Indigenous Engagement

Pumpkin Lentil Muffins

YIELD: 12 x 75 g muffins


270 gall-purpose flour
50 glentil flour
3 gsalt, kosher
2.5 gbaking powder
5.5 gbaking soda
5 gcloves, dry ground
2.5 gcinnamon, dry ground
3 gnutmeg, dry ground


85 gbutter, unsalted, at room temperature
85 gcanola oil
310 gwhite sugar
120 gpumpkin puree, canned
75 gwater


20 gall-purpose flour
20 glentil flour
65 gwhite sugar
70 grolled oats
0.5 gcinnamon, dry ground
60 gbutter, unsalted, melted
  1. Preheat the oven to 190°C/375°F.
  2. Spray a 12-cup muffin pan with non-stick cooking spray and line with muffin cups.
  3. In a medium bowl, whisk together all dry ingredients. Set aside.
  4. In a mixer fitted with a paddle attachment, cream the butter, oil and sugar on medium-high speed for 2 minutes, scraping the sides as necessary.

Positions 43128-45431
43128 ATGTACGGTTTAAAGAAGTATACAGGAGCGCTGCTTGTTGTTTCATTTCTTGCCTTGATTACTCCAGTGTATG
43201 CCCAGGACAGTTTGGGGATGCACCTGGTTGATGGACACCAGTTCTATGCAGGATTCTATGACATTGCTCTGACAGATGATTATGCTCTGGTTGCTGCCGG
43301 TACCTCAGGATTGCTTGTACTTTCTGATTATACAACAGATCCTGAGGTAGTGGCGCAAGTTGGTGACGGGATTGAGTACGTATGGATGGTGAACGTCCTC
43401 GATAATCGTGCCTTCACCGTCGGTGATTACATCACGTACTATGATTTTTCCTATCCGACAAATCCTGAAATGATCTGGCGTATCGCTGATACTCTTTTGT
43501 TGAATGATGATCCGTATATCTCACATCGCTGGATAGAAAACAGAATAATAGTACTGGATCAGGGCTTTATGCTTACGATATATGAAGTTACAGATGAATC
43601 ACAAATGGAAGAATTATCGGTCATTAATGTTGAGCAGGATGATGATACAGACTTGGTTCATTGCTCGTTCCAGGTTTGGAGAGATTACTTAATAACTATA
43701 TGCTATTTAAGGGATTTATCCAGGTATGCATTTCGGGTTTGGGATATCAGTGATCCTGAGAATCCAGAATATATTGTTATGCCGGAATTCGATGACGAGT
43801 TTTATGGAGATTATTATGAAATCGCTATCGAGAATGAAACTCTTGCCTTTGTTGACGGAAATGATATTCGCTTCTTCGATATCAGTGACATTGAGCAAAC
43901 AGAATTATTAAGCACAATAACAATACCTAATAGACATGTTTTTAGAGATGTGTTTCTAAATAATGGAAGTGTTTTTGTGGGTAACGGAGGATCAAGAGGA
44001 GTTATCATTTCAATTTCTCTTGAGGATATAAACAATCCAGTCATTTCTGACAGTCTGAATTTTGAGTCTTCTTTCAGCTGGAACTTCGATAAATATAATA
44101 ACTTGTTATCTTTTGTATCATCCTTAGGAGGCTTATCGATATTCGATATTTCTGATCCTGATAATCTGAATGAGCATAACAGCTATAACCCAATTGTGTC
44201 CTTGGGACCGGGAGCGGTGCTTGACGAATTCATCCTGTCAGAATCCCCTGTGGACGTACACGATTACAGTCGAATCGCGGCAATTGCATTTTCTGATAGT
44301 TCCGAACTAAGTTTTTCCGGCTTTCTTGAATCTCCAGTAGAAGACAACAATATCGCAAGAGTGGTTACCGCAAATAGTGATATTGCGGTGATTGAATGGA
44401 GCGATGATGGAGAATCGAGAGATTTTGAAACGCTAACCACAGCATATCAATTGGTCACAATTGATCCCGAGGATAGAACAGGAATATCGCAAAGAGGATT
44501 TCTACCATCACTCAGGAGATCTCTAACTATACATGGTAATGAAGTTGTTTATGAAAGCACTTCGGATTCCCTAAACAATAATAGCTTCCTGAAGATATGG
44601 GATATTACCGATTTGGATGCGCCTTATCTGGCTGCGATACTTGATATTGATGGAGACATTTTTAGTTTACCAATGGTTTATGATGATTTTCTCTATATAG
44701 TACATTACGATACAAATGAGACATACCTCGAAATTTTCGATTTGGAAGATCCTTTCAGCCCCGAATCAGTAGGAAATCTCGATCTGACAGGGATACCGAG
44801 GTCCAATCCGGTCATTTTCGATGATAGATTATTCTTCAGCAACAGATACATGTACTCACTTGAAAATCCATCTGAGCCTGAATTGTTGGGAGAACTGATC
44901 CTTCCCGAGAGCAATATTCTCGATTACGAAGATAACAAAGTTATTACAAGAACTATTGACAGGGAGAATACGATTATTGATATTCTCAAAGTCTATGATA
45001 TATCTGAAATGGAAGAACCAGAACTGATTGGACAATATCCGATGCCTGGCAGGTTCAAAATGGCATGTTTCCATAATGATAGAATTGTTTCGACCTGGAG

5. Add the eggs one at a time until fully incorporated.
  6. Add in the pumpkin purée and mix until combined. Scrape the sides of the bowl.
  7. Add in the dry ingredients and mix until incorporated.
  8. Portion 75 g of the batter into each individual muffin tin.
  9. Add 15 g of the streusel on top of the muffins, dispersing evenly.
  10. Bake at 190°C/375°F for 35 minutes until a toothpick comes out clean.
  11. Take out of the oven to cool on a cooling rack.

Fun Fact: The health benefits of lentils and other pulses – including their low GI values, heart-friendly nutrients, and impact on weight loss, cholesterol, and blood pressure – make them an ideal kitchen staple, especially in the diabetic kitchen. According to some studies, lentils improve glucose tolerance, which reduces your risk for Type 2 diabetes. Lentils (like other pulses) lower your post-meal glucose and insulin responses. One study has shown that this benefit extends to a meal eaten four hours later!